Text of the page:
Matthew 7

Matthew 7 - January 26th

Chapter 7 presents us with several pithy teachings of Jesus in rapid-fire succession. Each of these teachings relates in some way horizontally (man to man) or vertically (God to man). Let us briefly consider two of these teachings as well as address some of the common misinterpretations.


Judging Others- This is one of the most well-known sayings of our Lord; unfortunately, it is also one of the most misunderstood. Many people take this teaching to mean that we, as Christians, are not to judge anyone; in fact, they would say that to make any judgments whatsoever is a sin. Not only is such an interpretation grossly unbiblical, but it is also wildly foolish. If you truly understand what Christ is saying here, you will find that this teaching has less to do with judgment and more to do with hypocrisy.


There is a type of judgment that Christians are encouraged to practice, and it is called discernment. In fact, we see Jesus encouraging this kind of judgment within this very same chapter in verses 15-20 when speaking about false prophets. To walk into the world without knowing how to discern (judge) between right and wrong is about as wise as walking into a pool not knowing how to swim…it won’t end well.


We are to judge; however, Jesus teaches us to judge without hypocrisy and in humility. We must first have our own house in order before we dare judge the disorderliness of our brother, or in the words of Jesus, “first take the log out of your own eye, and then you will see clearly to take the speck out of your brother’s eye.” This also shows that sound biblical judgment is meant for the benefit of the body; however, when it operates in hypocrisy rather than humility, it does more harm than good. To judge another brother’s sin is a dangerous thing. Why? Because you can no longer claim ignorance. If you are perceptive enough to notice shortcomings in others’ lives, then you ought to be able to notice some of the very same shortcomings in your own life and therefore address them first! This is the exact same truth that Paul lays out in Romans 2:1-3 and Romans 2:17-24. 


“Therefore you have no excuse, O man, every one of you who judges. For in passing judgment on another you condemn yourself, because you, the judge, practice the very same things. We know that the judgment of God rightly falls on those who practice such things. Do you suppose, O man—you who judge those who practice such things and yet do them yourself—that you will escape the judgment of God?” (Romans 2:1-3)


“But if you call yourself a Jew and rely on the law and boast in God and know his will and approve what is excellent, because you are instructed from the law; and if you are sure that you yourself are a guide to the blind, a light to those who are in darkness, an instructor of the foolish, a teacher of children, having in the law the embodiment of knowledge and truth—  you then who teach others, do you not teach yourself? While you preach against stealing, do you steal? You who say that one must not commit adultery, do you commit adultery? You who abhor idols, do you rob temples? You who boast in the law dishonor God by breaking the law.  For, as it is written, The name of God is blasphemed among the Gentiles because of you.” (Romans 2:17-24)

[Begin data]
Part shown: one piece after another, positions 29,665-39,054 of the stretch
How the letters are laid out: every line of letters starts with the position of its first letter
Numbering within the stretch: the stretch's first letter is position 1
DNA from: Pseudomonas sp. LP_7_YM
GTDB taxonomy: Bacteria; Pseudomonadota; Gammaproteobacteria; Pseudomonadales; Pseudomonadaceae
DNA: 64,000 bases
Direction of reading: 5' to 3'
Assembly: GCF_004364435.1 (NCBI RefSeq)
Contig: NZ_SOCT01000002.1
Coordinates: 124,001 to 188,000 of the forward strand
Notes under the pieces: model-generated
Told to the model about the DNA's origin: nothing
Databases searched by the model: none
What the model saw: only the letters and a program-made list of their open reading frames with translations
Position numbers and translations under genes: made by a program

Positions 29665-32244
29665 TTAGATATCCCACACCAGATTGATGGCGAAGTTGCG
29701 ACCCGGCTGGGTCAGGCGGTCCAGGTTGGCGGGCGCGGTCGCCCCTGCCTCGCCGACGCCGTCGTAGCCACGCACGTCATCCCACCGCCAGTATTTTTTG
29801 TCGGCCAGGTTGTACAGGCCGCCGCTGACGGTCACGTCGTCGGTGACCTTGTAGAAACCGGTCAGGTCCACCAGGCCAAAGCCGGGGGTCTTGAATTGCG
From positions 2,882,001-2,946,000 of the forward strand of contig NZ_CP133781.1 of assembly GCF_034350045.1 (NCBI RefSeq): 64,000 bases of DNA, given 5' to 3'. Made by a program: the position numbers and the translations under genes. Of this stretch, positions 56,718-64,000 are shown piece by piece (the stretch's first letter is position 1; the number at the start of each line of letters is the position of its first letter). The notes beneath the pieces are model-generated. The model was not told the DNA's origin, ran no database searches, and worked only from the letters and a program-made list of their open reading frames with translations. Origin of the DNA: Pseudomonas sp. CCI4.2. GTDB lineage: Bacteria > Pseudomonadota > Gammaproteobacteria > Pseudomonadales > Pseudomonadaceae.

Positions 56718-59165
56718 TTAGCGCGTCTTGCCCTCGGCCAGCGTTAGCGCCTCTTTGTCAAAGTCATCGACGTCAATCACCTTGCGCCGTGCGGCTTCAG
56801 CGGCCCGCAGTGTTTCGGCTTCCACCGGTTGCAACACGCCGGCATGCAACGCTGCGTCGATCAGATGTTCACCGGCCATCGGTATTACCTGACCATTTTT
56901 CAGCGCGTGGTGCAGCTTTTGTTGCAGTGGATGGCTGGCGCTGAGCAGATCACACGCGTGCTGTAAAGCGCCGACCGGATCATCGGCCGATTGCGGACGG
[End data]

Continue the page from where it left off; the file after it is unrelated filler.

Ask, And It Will Be Given- This teaching presents us with a wonderful promise from God to His people. It is meant to reveal our heavenly Father’s disposition to us in prayer. The gist of this teaching is this if earthly Fathers (who are by nature evil) know how to give good gifts to their children and have a heart that is eager to do so, how much more God? Unfortunately, this teaching can easily be distorted in our minds to the point where we come to think of God as some kind of Santa Clause or cosmic genie in a bottle. 


This teaching is not meant to communicate that God is somehow our slave and we are his master. As if we are reclining on a sofa, and he is the one who must feed us grapes at our every beck and call. To understand this rightly, you must see that this promise is all within the context of God’s will! Our God is ready to give good things to those who ask him! Many of the time, we ask for the very things that would do us harm, just like children often make foolish requests to their parents that would do them more harm than good. Instead of asking for bread, we ask for a stone, and instead of a fish, we ask for a snake. We sometimes ask for the very things that are contrary to the will of God. Therefore, let us not only be thankful for the times God says yes to us but also when he says no. 


This promise is not for those who are seeking out their worldly and selfish desires; James 4:3 shows this plainly when it says, “You ask and do not receive, because you ask wrongly, to spend it on your passions.” Instead, this promise is for those who are seeking the will of God and have searched the scriptures diligently to find what it is and have then devoted themselves to prayer regarding it.